I turned the Master switch on as usual, and as the gyros started to wind up, one of them (presumably the Turn Coordinator, as this is the only one that is electrically driven) started to give out a horrific high-pitched whining noise. Initially I was concerned how Catrin would cope with this, as she’s not a big fan of loud noises generally. However, apart from remarking how loud it was, she seemed unaffected. Sadly the same couldn’t be said for Luned in the back, as the whining seemed to be at just the right frequency to seriously irritate her.

I carried on with the preparations in the hope that the gyro would settle down. We taxyed to Alpha 1 and carried out the power checks, and once the engine was developing power the noise did indeed abate. I carried out the pre-takeoff checks, and double checked with Luned and Catrin that we were Ok to go. Sadly the gyro had given Luned a splitting headache, so I didn’t think it was fair to carry out the flight as planned (particularly as we were likely to go through the same process at Cardiff when we got ready to return from there).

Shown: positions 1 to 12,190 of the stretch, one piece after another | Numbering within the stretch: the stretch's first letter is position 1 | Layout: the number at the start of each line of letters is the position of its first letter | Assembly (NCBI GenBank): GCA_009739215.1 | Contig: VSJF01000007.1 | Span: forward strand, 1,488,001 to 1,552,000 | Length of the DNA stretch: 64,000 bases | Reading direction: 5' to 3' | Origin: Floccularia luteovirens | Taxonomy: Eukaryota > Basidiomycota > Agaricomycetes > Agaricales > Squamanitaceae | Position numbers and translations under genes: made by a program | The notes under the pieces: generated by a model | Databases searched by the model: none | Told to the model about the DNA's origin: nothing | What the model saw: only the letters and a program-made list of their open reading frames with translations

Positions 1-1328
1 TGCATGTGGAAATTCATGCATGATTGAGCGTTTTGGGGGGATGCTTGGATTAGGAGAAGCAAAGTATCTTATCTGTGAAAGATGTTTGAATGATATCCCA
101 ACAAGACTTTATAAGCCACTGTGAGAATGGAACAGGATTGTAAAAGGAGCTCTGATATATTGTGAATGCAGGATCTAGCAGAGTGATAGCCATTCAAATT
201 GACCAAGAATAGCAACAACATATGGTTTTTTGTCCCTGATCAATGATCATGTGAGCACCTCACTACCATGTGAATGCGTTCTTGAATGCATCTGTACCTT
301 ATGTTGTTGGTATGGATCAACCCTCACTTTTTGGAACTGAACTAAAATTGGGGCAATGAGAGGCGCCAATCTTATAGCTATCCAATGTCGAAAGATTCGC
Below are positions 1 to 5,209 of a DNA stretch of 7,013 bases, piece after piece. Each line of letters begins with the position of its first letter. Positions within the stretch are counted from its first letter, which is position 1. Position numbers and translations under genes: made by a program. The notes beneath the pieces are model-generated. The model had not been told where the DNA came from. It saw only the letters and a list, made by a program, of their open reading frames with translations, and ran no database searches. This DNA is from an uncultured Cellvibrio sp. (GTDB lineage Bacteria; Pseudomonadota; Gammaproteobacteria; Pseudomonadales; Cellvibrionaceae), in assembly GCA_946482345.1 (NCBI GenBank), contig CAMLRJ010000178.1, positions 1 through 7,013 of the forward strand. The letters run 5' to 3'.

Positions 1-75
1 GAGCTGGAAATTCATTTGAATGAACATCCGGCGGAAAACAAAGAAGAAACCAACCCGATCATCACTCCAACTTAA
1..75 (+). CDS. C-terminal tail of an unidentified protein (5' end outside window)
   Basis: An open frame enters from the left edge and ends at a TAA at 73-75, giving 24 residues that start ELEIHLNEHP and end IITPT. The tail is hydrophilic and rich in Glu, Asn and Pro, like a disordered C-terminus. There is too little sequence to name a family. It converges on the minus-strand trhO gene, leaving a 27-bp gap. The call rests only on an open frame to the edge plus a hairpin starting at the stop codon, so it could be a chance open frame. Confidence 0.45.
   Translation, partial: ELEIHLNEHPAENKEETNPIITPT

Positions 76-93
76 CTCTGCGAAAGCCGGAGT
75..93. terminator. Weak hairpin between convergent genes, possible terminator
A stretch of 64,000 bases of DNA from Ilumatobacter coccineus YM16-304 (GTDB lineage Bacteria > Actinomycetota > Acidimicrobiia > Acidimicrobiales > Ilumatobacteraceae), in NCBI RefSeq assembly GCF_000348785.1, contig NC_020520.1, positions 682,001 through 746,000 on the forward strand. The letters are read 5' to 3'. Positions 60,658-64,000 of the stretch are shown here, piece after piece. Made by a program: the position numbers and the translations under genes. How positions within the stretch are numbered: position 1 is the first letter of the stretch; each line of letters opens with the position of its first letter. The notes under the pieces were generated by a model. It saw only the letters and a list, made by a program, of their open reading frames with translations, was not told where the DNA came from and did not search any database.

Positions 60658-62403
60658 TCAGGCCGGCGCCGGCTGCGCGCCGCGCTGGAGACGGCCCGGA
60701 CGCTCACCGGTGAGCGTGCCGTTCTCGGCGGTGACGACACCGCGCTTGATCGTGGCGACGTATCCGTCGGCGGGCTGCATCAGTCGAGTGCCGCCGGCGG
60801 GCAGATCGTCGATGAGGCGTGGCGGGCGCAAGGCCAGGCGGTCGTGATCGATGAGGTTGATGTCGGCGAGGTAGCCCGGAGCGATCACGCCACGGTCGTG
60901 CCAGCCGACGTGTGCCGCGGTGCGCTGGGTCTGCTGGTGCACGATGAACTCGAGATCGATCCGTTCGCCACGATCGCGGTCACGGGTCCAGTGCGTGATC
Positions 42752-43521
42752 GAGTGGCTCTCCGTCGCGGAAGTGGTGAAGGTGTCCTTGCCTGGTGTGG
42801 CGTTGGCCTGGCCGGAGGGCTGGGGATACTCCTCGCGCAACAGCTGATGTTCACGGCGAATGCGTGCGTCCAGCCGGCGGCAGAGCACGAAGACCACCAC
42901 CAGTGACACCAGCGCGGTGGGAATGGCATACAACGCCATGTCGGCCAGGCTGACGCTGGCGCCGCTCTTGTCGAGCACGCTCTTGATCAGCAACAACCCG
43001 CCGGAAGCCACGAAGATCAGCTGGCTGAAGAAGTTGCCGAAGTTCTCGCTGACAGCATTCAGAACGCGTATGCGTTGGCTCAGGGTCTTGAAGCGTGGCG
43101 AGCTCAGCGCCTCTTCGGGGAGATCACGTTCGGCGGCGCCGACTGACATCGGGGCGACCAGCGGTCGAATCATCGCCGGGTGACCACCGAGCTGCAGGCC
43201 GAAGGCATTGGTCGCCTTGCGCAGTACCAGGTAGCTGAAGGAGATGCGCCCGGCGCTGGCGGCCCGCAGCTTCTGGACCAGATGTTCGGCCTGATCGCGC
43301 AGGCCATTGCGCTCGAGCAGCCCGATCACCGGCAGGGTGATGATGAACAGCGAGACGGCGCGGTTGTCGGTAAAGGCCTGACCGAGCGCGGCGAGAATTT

Luned agreed that we would be Ok to carry on, but I had already pretty much decided that we wouldn’t be heading to Cardiff. We took to the runway, and once cleared we started the takeoff roll. I was mindful of the differences between the Warrior and the Arrow, taking care to remember that the Airspeed Indicator was marked in knots and not mph. We rotated and took off, and I set course for the first leg to the Severn Bridges. We climbed to 2500 feet, which kept us just below the cloudbase above us. Despite the low cloud, visibility was actually very good, and it was soon easy to spot the Severn Bridges in the distance.

I double checked that Luned was Ok, but it was clear that she was still suffering with the headache, so I told her we would just go to the Severn Bridges and back, and then informed Kemble’s FISO of the change in our plans. Catrin seemed a little disappointed, but also understood the reasons for having to change our plans. I pointed out Filton off to our left, before showing her the Severn Bridges ahead of us (which she had difficulty seeing because she’s still not quite tall enough to see over the coaming!).

I told her that we’d make sure we got into Wales, and had her look out of the window down and to her right to let me know when we crossed the Severn into Wales. As we crossed the river, she could see the Welsh side ahead of us, and when she told me we’d crossed the Severn I turned us around and started heading back to Kemble. I made contact with the FISO informing him that we were on our way back, and he asked whether we’d changed our plans due to the weather. I told him the actual reason, and as we headed back towards Kemble I double checked whether they were still planning to close for lunch as per the NOTAMs that had been posted.